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Revista CEFAC

Print version ISSN 1516-1846On-line version ISSN 1982-0216

Rev. CEFAC vol.20 no.6 São Paulo Nov./Dec. 2018

http://dx.doi.org/10.1590/1982-021620182062618 

ORIGINAL ARTICLES

Social representations of health professionals about terminally ill children and adolescents

Fernanda de Souza Fernandes1 

Fabiane Ferraz1 

Giovana Ilka Jacinto Salvaro1 

Amanda Castro1 

Jacks Soratto1 

1Universidade do Extremo Sul Catarinense - UNESC, Criciúma, Santa Catarina, Brasil.

ABSTRACT

Purpose:

to understand the social representations of health professionals about terminally ill children and adolescents in different work settings.

Methods:

a qualitative, descriptive, exploratory study was conducted with ten health professionals, selected through the technique of network sampling. The instruments for data collection were semi-structured interviews, and free association of words. The analysis of the data followed the steps of content analysis, subsidized by the theory of social representations, with the support of Atlas.ti software.

Results:

the analysis of the interviews presented 115 excerpts of statements, condensed into 11 codes, which were grouped into three categories: experiences, strategies, and consequences of conviviality with terminality; mission and amorousness in a terminal condition; terminality as the end of life. The free association of words resulted in 52 evocations, with an emphasis on suffering, pain, love, mission, and family.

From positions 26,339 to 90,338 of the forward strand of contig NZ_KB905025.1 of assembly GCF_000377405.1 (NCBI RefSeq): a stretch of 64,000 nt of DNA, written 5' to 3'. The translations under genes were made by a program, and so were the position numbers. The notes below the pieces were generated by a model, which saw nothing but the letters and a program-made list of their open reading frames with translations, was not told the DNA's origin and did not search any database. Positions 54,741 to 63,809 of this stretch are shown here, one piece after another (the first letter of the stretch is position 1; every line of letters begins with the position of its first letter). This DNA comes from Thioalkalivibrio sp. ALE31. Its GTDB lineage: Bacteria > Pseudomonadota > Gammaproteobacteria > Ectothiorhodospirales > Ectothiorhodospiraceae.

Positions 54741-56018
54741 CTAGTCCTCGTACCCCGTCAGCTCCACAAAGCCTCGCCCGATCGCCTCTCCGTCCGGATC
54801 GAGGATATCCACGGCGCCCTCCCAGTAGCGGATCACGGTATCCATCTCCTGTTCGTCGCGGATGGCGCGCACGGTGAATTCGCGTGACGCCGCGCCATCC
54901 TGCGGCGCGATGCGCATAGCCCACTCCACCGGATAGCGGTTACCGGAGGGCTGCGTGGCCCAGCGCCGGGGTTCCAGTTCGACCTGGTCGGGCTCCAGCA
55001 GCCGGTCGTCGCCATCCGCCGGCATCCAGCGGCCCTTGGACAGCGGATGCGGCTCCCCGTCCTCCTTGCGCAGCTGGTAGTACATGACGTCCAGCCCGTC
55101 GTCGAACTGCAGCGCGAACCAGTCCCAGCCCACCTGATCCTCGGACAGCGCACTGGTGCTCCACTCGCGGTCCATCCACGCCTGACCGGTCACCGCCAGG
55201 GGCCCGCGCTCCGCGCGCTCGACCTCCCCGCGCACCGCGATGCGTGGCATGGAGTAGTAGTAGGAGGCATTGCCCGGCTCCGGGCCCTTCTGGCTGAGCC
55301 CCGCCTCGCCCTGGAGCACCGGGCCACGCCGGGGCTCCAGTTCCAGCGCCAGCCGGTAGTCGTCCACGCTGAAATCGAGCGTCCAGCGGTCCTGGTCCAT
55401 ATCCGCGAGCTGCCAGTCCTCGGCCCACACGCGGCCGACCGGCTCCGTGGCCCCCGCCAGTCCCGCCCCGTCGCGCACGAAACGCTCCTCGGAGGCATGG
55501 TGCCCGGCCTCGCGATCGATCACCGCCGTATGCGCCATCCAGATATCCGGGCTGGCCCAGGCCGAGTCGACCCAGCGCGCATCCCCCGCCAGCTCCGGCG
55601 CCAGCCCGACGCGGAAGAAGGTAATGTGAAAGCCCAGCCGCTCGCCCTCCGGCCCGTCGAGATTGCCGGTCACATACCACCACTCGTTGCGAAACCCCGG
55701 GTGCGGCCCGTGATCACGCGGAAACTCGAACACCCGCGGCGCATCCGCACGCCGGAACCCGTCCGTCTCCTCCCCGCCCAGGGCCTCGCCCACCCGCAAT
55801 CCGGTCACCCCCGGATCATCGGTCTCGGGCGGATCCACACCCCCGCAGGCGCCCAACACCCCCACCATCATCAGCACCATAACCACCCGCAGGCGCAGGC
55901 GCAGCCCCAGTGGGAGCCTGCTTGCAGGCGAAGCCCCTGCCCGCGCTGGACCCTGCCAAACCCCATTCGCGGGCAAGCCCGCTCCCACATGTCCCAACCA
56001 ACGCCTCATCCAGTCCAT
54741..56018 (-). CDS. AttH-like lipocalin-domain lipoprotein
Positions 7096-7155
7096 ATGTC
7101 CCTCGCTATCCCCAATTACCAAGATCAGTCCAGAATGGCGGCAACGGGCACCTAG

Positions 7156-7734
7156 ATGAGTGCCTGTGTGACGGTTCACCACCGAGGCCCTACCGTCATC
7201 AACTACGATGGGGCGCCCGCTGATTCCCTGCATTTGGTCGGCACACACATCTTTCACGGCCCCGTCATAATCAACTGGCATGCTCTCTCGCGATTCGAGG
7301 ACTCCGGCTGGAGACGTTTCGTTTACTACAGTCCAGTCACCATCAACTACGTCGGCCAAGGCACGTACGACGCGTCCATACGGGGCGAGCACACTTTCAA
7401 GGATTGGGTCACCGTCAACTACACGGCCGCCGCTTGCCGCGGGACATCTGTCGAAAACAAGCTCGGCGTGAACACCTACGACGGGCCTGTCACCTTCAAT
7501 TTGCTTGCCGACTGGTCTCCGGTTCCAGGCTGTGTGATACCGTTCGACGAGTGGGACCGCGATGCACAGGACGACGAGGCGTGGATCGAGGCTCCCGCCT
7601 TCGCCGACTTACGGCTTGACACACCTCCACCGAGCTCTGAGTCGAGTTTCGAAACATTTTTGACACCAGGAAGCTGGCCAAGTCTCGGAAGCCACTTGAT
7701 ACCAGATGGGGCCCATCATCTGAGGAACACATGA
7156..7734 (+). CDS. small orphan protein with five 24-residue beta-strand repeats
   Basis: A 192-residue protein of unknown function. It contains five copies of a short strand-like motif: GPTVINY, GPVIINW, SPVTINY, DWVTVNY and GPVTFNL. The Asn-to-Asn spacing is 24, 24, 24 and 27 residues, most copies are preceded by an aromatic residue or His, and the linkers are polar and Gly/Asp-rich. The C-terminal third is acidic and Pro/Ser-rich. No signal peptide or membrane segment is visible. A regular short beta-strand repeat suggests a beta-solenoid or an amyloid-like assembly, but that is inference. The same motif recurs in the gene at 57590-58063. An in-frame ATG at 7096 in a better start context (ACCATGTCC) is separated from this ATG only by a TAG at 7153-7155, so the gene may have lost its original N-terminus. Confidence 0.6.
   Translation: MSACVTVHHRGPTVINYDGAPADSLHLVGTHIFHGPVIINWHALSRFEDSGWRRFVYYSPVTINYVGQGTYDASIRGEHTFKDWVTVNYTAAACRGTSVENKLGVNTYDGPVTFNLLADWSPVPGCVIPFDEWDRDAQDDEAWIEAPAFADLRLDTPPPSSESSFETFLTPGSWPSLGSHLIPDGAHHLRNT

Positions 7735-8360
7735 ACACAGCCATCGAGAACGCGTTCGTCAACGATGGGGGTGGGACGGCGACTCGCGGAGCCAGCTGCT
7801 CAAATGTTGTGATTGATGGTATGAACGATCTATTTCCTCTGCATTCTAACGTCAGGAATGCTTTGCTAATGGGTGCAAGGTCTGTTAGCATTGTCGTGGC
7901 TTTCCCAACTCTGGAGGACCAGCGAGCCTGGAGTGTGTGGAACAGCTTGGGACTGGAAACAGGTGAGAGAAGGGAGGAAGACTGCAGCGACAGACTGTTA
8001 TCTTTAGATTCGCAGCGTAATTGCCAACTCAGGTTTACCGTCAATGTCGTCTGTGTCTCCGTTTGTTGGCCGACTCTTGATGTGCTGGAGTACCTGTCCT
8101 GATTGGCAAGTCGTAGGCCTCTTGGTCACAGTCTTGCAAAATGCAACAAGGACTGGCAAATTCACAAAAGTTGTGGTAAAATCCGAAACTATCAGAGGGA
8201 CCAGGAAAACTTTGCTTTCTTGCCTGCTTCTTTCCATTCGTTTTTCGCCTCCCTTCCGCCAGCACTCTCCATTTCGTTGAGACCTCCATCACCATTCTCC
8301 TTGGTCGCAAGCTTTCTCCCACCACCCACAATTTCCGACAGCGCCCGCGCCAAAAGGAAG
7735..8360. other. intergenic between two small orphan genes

Conclusion:

the social representations of health professionals about terminally ill children and adolescents are associated with the situations being experienced, the strategies developed to deal with these moments in the exercise of the profession, and the consequences that this experience causes in the health professionals.

Keywords: Palliative Care; Hospice Care; Terminally Ill; Child Care; Integrality in Health

INTRODUCTION

It is estimated that some 600 thousand new cases of cancer will occur in Brazil next year, across all age groups. This situation will require a governmental response for managing policies and more qualified professional practice to provide care for people in situations of chronic and terminal illness.